The Locker: If people could take one message from your film, what would you like that to be?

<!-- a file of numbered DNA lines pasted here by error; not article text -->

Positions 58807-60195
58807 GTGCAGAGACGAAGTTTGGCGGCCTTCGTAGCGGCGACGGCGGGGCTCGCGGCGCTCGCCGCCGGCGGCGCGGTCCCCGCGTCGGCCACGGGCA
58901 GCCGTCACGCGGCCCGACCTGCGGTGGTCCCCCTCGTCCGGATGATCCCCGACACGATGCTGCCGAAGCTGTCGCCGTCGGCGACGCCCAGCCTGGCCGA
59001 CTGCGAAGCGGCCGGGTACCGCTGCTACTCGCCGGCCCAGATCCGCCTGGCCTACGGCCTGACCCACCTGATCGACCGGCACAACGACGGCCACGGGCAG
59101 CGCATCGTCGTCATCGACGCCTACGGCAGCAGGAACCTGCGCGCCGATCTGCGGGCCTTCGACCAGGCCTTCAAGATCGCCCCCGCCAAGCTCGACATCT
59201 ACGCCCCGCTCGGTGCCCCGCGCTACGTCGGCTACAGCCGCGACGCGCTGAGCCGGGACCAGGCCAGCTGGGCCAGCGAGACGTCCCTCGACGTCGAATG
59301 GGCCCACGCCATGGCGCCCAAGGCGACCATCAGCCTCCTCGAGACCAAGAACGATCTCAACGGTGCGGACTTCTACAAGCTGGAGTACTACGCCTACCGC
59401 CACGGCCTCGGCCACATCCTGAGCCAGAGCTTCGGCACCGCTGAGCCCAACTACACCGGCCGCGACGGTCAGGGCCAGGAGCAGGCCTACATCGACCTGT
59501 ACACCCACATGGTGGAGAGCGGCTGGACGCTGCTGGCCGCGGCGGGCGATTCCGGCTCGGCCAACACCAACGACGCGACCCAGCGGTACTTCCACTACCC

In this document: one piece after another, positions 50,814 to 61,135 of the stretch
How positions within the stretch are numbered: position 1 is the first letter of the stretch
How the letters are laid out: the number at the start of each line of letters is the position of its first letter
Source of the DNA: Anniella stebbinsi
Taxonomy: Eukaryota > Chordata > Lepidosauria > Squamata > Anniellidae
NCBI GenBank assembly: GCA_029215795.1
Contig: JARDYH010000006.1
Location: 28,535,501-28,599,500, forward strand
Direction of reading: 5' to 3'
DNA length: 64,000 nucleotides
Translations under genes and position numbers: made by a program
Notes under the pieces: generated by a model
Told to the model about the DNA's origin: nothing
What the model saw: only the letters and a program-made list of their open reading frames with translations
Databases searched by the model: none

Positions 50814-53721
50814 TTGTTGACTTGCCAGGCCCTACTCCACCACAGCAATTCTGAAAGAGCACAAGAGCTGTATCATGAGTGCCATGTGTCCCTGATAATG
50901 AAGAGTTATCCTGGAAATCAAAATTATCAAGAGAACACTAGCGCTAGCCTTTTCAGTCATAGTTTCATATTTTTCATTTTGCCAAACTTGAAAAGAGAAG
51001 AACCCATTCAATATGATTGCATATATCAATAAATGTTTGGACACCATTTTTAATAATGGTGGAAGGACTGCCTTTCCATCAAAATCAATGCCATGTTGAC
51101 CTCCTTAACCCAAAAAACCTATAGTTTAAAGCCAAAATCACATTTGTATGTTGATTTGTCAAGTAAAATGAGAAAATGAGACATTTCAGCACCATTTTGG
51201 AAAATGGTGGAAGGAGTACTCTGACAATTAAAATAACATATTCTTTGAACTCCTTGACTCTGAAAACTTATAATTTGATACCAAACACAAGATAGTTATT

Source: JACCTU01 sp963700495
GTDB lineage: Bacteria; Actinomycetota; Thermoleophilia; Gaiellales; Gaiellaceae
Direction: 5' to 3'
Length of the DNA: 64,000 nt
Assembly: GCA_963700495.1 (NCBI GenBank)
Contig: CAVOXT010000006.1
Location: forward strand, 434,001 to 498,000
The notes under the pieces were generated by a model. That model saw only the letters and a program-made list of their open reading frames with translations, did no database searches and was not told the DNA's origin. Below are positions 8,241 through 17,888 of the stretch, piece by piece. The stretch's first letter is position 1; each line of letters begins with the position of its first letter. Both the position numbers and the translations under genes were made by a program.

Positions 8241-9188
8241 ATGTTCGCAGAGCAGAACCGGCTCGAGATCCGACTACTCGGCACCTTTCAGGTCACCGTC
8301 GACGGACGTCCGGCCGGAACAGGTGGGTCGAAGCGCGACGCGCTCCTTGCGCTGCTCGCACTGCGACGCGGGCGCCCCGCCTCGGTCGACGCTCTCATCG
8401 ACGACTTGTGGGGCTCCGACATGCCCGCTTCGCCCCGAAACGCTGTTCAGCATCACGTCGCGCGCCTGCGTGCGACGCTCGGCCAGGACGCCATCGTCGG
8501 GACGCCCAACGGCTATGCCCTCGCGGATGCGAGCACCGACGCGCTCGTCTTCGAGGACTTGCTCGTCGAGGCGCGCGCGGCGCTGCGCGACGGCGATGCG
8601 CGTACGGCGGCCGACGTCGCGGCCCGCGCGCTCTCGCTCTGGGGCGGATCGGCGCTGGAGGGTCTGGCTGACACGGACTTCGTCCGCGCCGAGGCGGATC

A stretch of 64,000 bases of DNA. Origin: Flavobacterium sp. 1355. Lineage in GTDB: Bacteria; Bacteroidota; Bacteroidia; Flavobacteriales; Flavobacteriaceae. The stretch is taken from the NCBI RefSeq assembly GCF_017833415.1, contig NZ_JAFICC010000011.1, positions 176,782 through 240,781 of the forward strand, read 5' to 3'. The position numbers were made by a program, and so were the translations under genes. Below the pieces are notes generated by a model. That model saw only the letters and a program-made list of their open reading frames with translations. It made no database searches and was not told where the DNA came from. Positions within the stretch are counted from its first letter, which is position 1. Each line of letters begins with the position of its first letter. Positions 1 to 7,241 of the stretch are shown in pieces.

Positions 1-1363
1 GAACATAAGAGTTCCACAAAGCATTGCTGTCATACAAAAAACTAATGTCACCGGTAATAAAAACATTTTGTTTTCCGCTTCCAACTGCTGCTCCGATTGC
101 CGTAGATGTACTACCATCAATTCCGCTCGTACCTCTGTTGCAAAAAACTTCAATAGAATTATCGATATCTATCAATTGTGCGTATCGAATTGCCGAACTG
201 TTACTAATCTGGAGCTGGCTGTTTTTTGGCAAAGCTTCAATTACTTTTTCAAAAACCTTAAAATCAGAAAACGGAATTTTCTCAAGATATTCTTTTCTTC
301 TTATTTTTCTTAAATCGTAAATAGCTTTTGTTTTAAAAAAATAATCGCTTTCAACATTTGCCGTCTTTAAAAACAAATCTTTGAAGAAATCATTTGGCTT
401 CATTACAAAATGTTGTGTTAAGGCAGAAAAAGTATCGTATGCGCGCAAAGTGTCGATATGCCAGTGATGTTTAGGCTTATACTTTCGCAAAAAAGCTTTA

Madison: The severity of our oceans damage was bad enough to push me into conservation (something I never wanted or planned to do) and my lifetime is a fairly short one… I want a specific focus on the GBR, I know it says marine park, but behind the pretty label of sustainable is a devastating industry managed by the same departments that profit from it. Many governments are counting on our fear of sharks to blind us to them being taken from our oceans, we are the only ones who can police them. Also I want you to know what is possible, the power of an individual was something I never believed in until I started doing this campaign, then I realized how much I could achieve. My pure love for this particular patch of oceans in itself is a weapon for which they have no defense! I need the world to know legal fishing in the GBR of sharks is happening, and that we could stop it through public pressure on the government. While researching for the last few years I have found, the second highest catch in this fishery, is the scalloped hammerhead shark, it is endangered. The allowed quota of 600 tonnes, is not a number forged through scientific reasoning, but an assumption of what the sharks will survive. There are more than 60 different species caught in this fishery, most vital information requires to fish them (such as reproduction rate) is unknown. There have been times when the by-catch has out numbered the primary target catch. Populations of sharks are down by 97% in some areas of the Great Barrier Reef, and only 33% of the marine park is actually protected, research suggests the protected areas don’t even cover the territories of some sharks. The only reason this is happening is because people are unaware or don’t care about sharks…